A to Z Steps
A Process. Not an Event
1. Proper Evaluation.
What is more important, the book or its cover ?
How many web sites are designed to look and feel great, but are inferior (in many respects)? Nice menus, well structured, superb effects, but fail on delivering the best results, through lack of strategic knowledge or experience.
Proper planning means getting the most important things right to begin with. Then moving onto the less important things. And maximizing each step’s results as you progress. Very few websites do that.
Proper web design is about web site management.
Structure, Layout, Copywriting and Graphics are determined by this.
NOT by what looks good.
Ask a designer : “What criteria were used to evaluate the site you propose ?”
2. Good & Bad Design
To get things right is not necessarily more expensive than to get things wrong.
The time spent can be the same or less.
3. What is the purpose of the Website ?
Before you can design a website you need to know what you want it to do.
Specifically. Eg: Is it to just be informative, encourage trial, generate more enquiries or be part of a larger plan such as develop a brand (even in service industries) ?
4.Who is it for ?
You also need to know who the web site is aimed at, because different types of people are looking for different things priority wise and need to be appealed to and spoken to in different ways so they resonate correctly with you and believe that you are the best match for their needs.
The answer to this to is specialised grouping. Most markets can be grouped in one way or another, even if it is just locally, as in retail.
Grouping (or Segmentation) can be Demographic, Behavioural, Psychographic or Geographic.
There are other ways to group such as Professionally or by Trade and these are dealt with in other sections. Sometimes grouping does not apply such as in mass markets.
This is not just academia. It is the methodology used in world leading websites which can be applied to your web site without any extra cost.
Reputation is often key and correct segmentation allows blended targeting to enable this to be done with maximum effectiveness. This produces a much more potent effect such as developing an image which can overide a lot of competitive comparisons, and result in knee jerk reactions in your favour.
Even a sole trader can benefit from a web site properly done.
Most websites start here, but properly designed ones go through the above strategic sections first, to give direction to the rest of what needs to be done.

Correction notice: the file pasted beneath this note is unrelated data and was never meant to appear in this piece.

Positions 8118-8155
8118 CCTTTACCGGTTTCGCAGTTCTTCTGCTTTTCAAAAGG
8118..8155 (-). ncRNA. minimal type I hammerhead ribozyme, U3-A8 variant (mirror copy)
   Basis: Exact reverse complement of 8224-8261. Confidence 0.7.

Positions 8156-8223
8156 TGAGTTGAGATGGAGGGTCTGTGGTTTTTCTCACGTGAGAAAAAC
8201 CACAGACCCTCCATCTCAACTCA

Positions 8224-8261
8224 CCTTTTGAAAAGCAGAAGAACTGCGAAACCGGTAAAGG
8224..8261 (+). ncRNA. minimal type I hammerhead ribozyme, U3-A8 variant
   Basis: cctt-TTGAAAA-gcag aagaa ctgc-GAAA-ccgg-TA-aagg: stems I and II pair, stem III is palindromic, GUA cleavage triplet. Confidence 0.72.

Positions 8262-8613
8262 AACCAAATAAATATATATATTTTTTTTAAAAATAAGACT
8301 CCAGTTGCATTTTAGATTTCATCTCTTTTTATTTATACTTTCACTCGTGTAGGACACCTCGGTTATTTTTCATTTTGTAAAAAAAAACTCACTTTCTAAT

1. How should Content be Presented ?
In a manner which makes visitors deal with you.
Content is 80% of a website’s importance so this step is the most important tactical step.
Professional Text (Copywriting) can work 3 times better than a DIY job because it focuses on the RIGHT buying pressure points. Both factually AND psychologically.
DIY copywriting makes multiple mistakes. Eg: It often goes on about too many different things and doesn’t hit the nail on the head. Or it isn’t memorable. Or comes over as nothing special with no one particular message.
Do you know when to use long copy over short ?
Or how to deliver the right theme ?
2. What Graphics are Required ?
Photos or illustrations that are just there to show who you are or what a product is, does not optimise the opportunity of delivering a memorable web experience. Nor does it set you apart from competitors.
Graphics which blend with copywriting to deliver the effect of memorability and buying emotions in the minds of visitors to meet the website objectives is correct. To do that, the right use of certain colour schemes can create different emotions in visitors. The ones that encourage them to buy from you even in price sensitive markets.
3. How should the website be structured ?
Before anyone designs or improves a website for you, ask them to deliver an outline or plan showing what they intend to do and why. If they just talk about menus, layouts, designs, effects, experience in doing this etc, they will design something like looks nice but will be strategically weak.
Eg: In the highly competitive 3 star hotel market where the focus is value for money, facilities and location, the structure is mostly centred around photographs of the rooms and the rest of the hotel, so navigation menus need to be short but deep and copywriting theme emphasising value for money.
In the professionals market, focus is on how to spin biographical and other information in such a way to elicit more positive emotional responses, over and above other individuals or firms. Trust in delivery is key, so keeping things engaging with relevant positive reviews is fundemental.
4. How will users navigate around the website ?
The simpler the navigation the better.
Complex or flash navigation does not make visitors think how clever you are.
And sliding pictures with text, you’re in the middles of reading when it slides away, speaks for itself.
People are on your website to consider taking things further with you (or not) and are less likely to do so if you make it hard for them by diversions and irrelevancies regardless of how flashy it all looks.
How should the finished result be evaluated ?
Does it meet the criteria that you set out for it ?
Do you know how to test this ?